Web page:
While I see some original members taking the long view of what the Society has been, what it is, and what it could be, I also see a common temptation in the group to accept the status quo. After all, SUS is already a professional highlight for many of its members; the scores of presentations provide bountiful food for thought, and people within the group have a happy history together. Most of those in attendance at meetings are tenured professors who can pay for comfortable rooms, and whose institutions will subsidize the conference and membership fees that cover the Society’s basic costs. The group could easily fall prey to the well-known utopian hazards of privileged complacency and organizational myopia.
But utopia requires more engaged maintenance to remain intact. This means reducing costs: offering free lodging again, arranging airport carpools, replacing catering with communal meals, strategic use of A/V equipment, waiving fees for community presenters, and soliciting more volunteers in place of paid facilities staff. The Society currently awards a travel grant each year, but perhaps there’s a way to pool travel funds and offer more grants on a sliding scale, according to need. I’m not sure what kind of restrictions might apply around fundraising, but that seems to me a promising possibility. With these options in place, bringing in new members could go a long way toward bolstering group capabilities.
III. Acting on the Impulse
One well-known sometime member of the Society is critical theorist Fredric Jameson, who continues to sit on the journal’s editorial board. In his essay “Varieties of the Utopian,” from his book Archaeologies of the Future (2005), Jameson builds on the “three faces” to suggest a different way of sorting utopian manifestations. He argues for two basic categories: the utopian program, which refers to closed systems marked by totality (intentional communities, revolutionary praxis, literary utopias), and the utopian impulse (for instance, political theories and reforms, and cultural hermeneutics). The necessarily future-oriented utopian impulse was the subject of Bloch’s book The Principle of Hope, a central text in US utopian studies since its translation from the German. Jameson points out that manifestations of the utopian impulse, as we see in utopian aesthetics, can transmit a utopian desire without requiring separation. He sees this as an asset, since separation implies otherness.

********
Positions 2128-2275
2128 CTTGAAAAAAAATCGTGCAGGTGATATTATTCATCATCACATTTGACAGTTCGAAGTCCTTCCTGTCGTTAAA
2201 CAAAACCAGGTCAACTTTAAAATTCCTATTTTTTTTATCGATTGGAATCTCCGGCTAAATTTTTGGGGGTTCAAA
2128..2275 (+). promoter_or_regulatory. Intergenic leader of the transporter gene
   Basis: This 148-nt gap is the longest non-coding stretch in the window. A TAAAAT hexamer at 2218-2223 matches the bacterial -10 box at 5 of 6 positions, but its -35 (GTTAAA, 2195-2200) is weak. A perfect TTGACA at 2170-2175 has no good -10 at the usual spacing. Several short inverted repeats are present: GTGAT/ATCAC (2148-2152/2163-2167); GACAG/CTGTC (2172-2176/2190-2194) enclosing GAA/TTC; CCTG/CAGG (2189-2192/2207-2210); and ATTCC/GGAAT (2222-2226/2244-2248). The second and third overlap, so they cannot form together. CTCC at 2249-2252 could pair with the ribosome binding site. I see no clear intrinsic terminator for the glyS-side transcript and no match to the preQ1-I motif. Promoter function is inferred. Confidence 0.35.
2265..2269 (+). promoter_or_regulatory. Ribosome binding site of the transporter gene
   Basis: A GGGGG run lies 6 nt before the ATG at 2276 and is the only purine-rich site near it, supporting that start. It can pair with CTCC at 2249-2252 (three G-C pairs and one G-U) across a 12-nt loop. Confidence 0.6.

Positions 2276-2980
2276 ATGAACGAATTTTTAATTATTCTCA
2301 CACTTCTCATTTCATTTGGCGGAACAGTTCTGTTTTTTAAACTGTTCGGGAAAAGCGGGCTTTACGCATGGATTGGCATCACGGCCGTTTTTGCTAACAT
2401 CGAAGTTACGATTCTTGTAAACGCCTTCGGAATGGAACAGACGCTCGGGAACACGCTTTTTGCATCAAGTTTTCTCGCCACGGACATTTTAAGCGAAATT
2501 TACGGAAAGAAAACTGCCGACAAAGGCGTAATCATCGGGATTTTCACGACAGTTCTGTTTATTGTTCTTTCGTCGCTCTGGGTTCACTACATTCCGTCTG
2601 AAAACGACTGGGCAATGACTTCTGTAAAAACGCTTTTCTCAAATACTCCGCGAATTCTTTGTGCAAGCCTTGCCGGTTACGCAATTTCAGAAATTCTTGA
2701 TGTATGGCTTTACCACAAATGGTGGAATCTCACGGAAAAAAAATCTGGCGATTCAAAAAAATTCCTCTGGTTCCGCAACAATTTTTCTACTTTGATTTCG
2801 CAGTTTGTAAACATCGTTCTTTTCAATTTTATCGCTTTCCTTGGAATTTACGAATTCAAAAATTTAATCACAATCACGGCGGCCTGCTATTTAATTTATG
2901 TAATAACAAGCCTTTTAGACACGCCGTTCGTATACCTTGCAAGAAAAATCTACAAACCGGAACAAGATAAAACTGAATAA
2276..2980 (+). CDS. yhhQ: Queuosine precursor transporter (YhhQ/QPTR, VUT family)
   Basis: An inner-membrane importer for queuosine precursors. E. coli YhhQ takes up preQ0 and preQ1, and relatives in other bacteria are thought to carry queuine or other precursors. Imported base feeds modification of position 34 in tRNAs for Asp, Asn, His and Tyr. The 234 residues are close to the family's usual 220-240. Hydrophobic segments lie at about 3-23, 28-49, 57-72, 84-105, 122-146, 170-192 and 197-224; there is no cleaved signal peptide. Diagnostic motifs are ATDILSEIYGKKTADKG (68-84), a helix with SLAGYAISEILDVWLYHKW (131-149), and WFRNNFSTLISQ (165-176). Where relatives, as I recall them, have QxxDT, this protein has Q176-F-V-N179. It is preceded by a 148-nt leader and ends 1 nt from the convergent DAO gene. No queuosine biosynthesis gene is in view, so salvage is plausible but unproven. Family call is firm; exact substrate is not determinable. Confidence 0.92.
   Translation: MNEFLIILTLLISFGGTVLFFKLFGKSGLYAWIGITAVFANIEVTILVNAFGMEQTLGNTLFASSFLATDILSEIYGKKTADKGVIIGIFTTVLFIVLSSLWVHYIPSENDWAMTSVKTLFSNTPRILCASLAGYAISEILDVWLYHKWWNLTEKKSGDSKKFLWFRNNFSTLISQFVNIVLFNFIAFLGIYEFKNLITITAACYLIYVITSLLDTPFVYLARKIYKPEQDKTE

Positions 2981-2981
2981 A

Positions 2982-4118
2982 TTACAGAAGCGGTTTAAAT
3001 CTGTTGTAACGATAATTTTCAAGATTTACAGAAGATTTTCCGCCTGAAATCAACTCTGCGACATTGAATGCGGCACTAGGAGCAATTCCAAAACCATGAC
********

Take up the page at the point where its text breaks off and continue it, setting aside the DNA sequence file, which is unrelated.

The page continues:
Yet I see a paradox here. Jameson acknowledges when discussing the utopian literary hermeneutic that “the loss of (bourgeois) individuality is certainly one of the great antiutopian themes,” and I believe that remaining in the safe realm of the utopian impulse (theory, reform, aesthetic study) betrays this antiutopian attitude. I think personal separation is exactly what we cling to when we refuse to join utopian programs. Indeed, when I asked longtime SUS members whether they had belonged or hoped to belong to intentional communities, one cited her desire for privacy and said she was “thoroughly bourgeois that way,” and another told me he was “too individualistic” for daily responsibilities to people outside of his nuclear family. I think abstention from utopian programs also forecloses on the future-orientation necessary to the utopian impulse, because it allows us to remain in our familiar harbor of sufficient comfort and correctness, rather than launch into new horizons where we suspect we may be uncomfortable, and may even find ourselves wrong.
One person attending the conference was a practicing communitarian: the guest of honor, best-selling science fiction author Kim Stanley Robinson (himself a former student of Jameson’s).
Almost 30 years ago, Robinson and his young family moved into Village Homes in Davis, California. Robinson has managed the household while his wife has continued her work as an environmental scientist, providing lots of rich detail for daily life in the Mars trilogy. Designed in the 1970s as a model for eco-friendly community living, the subdivision is home to about 1,000 people, many more than most cohousing developments. As in cohousing though, Village residents own much of the property in common and unbounded by fences. They practice community agriculture on shared plots of land, bio-swales irrigate the gardens, and most of the neighborhood’s trees grow fruit. Homes face north and south in order to optimize passive solar intake all year, and cars only come as close as cul-de-sacs running behind the houses. The Village has a school and a community center, where residents hold potlucks and their many committee meetings.